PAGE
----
Hard lines, David Grant

The Crisis in New Zealand Schools
Martin Hames
Education Forum in Association with Dunmore Press, $29.95,
ISBN 0864694105

My initial reaction was that The Crisis in New Zealand schools would be redolent with jargon and full of half-truths and misinformation from a bitter new rightist, pursuing an ideological line that took no prisoners and was blinkered about acknowledging, let alone understanding, that there could be any other truth in educational philosophy. This impression was quickly confirmed by the over-the-top headlines screaming for the reader’s attention: “crisis”, “curriculum catastrophes”, “assessment atrocities”, and “monopoly miseries”.

This is indeed, overtly and unashamedly, a book of ideology, which, translated to the lowest common denominator, claims that everything traditional, formal, and “old” about secondary education in New Zealand is worthy and righteous, and that everything innovative, liberal, and “new” is the manifestation of unwelcome political correctness, or muddled thinking from trendy leftists and well-meaning but inconsequential do-gooders.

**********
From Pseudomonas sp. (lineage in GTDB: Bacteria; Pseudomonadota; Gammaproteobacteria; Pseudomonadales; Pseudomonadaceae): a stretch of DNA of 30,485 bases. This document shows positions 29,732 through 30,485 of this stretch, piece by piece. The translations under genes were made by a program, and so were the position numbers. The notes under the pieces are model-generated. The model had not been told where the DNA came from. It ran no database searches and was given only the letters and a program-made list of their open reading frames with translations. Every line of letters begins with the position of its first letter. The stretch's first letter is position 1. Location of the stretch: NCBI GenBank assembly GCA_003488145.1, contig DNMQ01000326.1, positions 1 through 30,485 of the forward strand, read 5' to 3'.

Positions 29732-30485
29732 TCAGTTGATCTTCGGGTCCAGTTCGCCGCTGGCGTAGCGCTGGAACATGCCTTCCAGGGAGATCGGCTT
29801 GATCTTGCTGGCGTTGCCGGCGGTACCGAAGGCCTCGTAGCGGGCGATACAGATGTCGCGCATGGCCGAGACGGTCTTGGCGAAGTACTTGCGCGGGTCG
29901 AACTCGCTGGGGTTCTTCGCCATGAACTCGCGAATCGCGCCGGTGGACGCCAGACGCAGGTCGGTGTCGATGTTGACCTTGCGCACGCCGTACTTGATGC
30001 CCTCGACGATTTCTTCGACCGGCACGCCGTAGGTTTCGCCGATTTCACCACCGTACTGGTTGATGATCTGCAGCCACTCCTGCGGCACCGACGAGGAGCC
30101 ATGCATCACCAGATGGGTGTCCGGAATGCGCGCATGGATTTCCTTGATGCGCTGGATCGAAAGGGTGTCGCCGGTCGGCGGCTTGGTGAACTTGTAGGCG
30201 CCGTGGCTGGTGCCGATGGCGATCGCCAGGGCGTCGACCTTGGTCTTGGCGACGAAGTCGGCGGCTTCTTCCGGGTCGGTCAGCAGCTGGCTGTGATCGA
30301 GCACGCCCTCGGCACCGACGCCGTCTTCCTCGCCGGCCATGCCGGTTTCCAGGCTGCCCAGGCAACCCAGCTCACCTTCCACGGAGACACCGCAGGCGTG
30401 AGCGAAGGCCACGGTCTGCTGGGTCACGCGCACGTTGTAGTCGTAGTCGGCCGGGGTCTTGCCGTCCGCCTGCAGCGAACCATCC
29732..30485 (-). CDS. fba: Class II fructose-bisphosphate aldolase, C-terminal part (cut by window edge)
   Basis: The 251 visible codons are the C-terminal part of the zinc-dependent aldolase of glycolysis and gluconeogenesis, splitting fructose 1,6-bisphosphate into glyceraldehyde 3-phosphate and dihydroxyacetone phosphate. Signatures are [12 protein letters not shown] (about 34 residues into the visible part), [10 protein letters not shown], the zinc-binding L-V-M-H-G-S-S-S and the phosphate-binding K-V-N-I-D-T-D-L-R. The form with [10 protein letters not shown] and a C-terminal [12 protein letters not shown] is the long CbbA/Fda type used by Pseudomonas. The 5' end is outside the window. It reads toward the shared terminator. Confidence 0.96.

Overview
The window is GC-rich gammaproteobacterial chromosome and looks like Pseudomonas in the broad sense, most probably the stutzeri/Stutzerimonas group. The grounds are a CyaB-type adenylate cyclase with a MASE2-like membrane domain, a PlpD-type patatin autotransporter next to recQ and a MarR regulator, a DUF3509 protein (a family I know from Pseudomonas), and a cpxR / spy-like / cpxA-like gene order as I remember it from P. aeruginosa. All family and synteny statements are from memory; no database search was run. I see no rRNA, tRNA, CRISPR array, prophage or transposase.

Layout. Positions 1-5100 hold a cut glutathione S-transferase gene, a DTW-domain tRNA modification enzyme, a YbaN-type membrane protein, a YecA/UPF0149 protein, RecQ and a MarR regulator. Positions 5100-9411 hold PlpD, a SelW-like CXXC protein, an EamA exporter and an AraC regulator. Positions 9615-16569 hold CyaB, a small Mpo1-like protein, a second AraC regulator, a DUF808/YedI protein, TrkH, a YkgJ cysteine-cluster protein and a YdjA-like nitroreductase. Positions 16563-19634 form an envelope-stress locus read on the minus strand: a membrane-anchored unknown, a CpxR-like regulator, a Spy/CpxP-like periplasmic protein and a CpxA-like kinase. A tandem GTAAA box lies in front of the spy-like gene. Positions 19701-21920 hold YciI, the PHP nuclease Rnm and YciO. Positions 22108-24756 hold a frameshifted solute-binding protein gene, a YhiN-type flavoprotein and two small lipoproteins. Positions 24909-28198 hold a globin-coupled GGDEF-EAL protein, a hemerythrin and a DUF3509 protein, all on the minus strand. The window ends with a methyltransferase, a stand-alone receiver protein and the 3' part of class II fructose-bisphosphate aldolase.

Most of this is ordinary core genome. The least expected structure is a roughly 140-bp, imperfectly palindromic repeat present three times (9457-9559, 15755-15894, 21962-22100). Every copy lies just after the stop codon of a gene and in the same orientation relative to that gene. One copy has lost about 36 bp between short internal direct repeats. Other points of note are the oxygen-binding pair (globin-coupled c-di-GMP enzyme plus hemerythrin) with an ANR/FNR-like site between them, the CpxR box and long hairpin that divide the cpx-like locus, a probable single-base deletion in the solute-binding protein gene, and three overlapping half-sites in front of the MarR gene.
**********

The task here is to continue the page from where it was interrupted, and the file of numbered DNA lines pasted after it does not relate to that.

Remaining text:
According to Hames, all students of adolescent age today are suffering from a raft of educational complaints and deprivations. These include: the ravages of knowledge “retreat”; feckless morality; obsession with “self-esteem”; “flights” from structured learning; a disempowering of values; “guilt trips” about the Treaty of Waitangi; the “sea of pink fluff” that is today’s social studies; the sea of “mediocrity” that is today’s English; “demonisation” of the new right; anxiety about competition (and, conversely, preoccupation with co-operation and obsession over “equal outcomes”); foggy curricula “mish-mash”; inadequate assessment rigour; and the deprofessionalisation of teachers.  If one understood and believed all Hames’s criticisms, one would be hard pressed to understand why any New Zealand adolescent would want to attend school at all, let alone be concerned for his or her intellectual development.

2